During this one-day session, you’ll meet and get practical advice from volunteers and experts who have hands-on experience improving Chicago schools. Whether you’re just starting out, or have successes under your belt, there’s something for everyone. From building community, to setting priorities and finding and securing new funding resources and partnerships, to creating new programs and overhauling facilities — you’re just six hours away from understanding how to improve your school in ways that may have seemed unreachable. Topic areas include:

• How to energize parents and community to support your school.

• How to set up your own not-for-profit group, including take-home documents-How to set priorities in your school, and find sources of funding to achieve real results

• How to ask for donations, including proven, take-home examples of appeals, proposals and campaigns

• How to create partnerships with organizations that can bring you expertise and volunteers for almost any project you can envision-and much more.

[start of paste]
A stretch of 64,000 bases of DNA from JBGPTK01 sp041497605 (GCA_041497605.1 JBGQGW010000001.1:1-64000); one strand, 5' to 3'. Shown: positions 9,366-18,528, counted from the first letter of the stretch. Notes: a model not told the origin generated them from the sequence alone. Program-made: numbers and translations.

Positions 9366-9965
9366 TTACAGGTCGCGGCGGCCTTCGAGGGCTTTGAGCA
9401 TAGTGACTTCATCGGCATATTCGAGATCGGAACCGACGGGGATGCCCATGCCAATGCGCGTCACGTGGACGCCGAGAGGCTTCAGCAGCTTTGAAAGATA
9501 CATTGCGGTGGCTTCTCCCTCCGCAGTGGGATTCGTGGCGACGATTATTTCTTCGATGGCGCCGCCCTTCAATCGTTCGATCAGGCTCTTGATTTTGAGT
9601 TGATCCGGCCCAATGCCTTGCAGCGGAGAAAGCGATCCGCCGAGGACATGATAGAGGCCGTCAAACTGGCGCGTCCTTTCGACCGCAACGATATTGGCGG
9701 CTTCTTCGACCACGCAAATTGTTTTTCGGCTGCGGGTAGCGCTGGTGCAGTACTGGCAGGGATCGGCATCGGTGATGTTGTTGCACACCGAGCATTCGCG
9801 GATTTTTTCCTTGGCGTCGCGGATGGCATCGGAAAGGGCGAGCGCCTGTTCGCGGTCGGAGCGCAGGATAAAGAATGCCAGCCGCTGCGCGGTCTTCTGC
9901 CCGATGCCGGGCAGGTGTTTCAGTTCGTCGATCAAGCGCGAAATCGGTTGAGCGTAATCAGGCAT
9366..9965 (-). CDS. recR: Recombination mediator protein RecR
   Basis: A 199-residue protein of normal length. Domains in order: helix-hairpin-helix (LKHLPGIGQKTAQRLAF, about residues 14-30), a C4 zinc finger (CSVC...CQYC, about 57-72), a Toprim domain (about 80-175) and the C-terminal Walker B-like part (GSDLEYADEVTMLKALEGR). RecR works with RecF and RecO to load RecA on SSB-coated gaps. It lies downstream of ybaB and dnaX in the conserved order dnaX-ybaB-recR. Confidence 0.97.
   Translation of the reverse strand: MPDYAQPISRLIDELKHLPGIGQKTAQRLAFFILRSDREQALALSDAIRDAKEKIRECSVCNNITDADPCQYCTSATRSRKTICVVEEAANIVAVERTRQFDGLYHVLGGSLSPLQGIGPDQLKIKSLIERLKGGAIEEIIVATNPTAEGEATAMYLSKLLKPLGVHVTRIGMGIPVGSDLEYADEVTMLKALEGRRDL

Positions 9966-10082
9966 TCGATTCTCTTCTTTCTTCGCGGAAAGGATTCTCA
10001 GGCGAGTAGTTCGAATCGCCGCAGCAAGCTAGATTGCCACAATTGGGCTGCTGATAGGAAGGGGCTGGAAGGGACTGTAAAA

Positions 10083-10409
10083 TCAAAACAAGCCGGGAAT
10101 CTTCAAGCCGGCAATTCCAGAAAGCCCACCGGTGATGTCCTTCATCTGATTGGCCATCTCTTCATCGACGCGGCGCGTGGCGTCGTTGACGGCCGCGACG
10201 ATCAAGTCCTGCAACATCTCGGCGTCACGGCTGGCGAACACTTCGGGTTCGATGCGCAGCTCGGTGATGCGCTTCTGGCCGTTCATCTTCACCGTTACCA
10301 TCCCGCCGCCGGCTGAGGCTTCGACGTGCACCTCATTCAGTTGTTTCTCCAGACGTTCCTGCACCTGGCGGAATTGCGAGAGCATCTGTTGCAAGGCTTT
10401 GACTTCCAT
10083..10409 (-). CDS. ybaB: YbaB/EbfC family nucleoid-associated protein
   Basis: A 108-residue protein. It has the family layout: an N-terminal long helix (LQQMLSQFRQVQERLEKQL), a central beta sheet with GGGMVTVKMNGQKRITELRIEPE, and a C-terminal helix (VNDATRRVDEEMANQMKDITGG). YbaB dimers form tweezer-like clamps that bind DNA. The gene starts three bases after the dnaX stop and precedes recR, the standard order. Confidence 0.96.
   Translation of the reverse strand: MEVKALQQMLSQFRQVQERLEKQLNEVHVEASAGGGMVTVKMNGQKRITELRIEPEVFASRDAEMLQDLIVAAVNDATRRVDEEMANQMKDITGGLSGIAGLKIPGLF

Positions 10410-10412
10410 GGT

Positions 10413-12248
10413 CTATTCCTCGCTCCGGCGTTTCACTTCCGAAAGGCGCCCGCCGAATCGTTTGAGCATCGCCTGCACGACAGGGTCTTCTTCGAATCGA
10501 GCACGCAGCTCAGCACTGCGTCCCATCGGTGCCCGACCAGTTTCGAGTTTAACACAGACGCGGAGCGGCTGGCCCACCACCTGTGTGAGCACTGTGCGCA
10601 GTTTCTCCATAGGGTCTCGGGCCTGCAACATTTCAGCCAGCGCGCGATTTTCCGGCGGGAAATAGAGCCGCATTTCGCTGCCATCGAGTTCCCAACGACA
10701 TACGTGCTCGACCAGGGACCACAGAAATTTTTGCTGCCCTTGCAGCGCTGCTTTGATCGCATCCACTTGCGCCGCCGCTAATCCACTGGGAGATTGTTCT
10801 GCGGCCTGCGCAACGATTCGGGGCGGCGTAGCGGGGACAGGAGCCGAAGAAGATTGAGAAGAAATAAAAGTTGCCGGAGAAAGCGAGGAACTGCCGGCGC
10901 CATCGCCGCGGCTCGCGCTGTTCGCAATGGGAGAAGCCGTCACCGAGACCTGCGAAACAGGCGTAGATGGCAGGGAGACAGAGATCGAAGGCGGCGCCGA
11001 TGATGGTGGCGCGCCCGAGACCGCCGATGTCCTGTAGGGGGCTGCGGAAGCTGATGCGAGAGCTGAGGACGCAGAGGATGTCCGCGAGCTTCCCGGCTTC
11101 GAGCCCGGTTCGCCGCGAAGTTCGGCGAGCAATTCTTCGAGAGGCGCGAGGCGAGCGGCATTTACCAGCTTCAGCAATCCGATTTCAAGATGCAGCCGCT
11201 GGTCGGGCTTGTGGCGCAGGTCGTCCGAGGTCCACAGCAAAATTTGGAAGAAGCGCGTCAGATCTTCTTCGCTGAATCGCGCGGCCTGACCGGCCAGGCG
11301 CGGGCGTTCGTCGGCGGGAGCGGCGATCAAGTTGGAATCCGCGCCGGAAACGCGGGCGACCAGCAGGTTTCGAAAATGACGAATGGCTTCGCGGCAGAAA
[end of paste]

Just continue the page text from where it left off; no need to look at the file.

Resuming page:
Attendance is limited to the first 100 registrants, two maximum from each school; this event is organized and managed by parents of public school students, who have dedicated themselves to putting the resources you need in one place, for one fast-paced day, so you can get to work immediately improving your school. There’s no sales pitch, no catch. This truly is a free event to share experiences, secrets and networks that can improve your school and your child’s life.

It all takes place Saturday, June 19th. You’ll even get lunch.

Register now, before space runs out

Questions? Shoot an email to SchoolSymposium2010@gmail.com

Philly’s Andrew Jackson moms rock it out!

May 15th, 2010 by jacqueline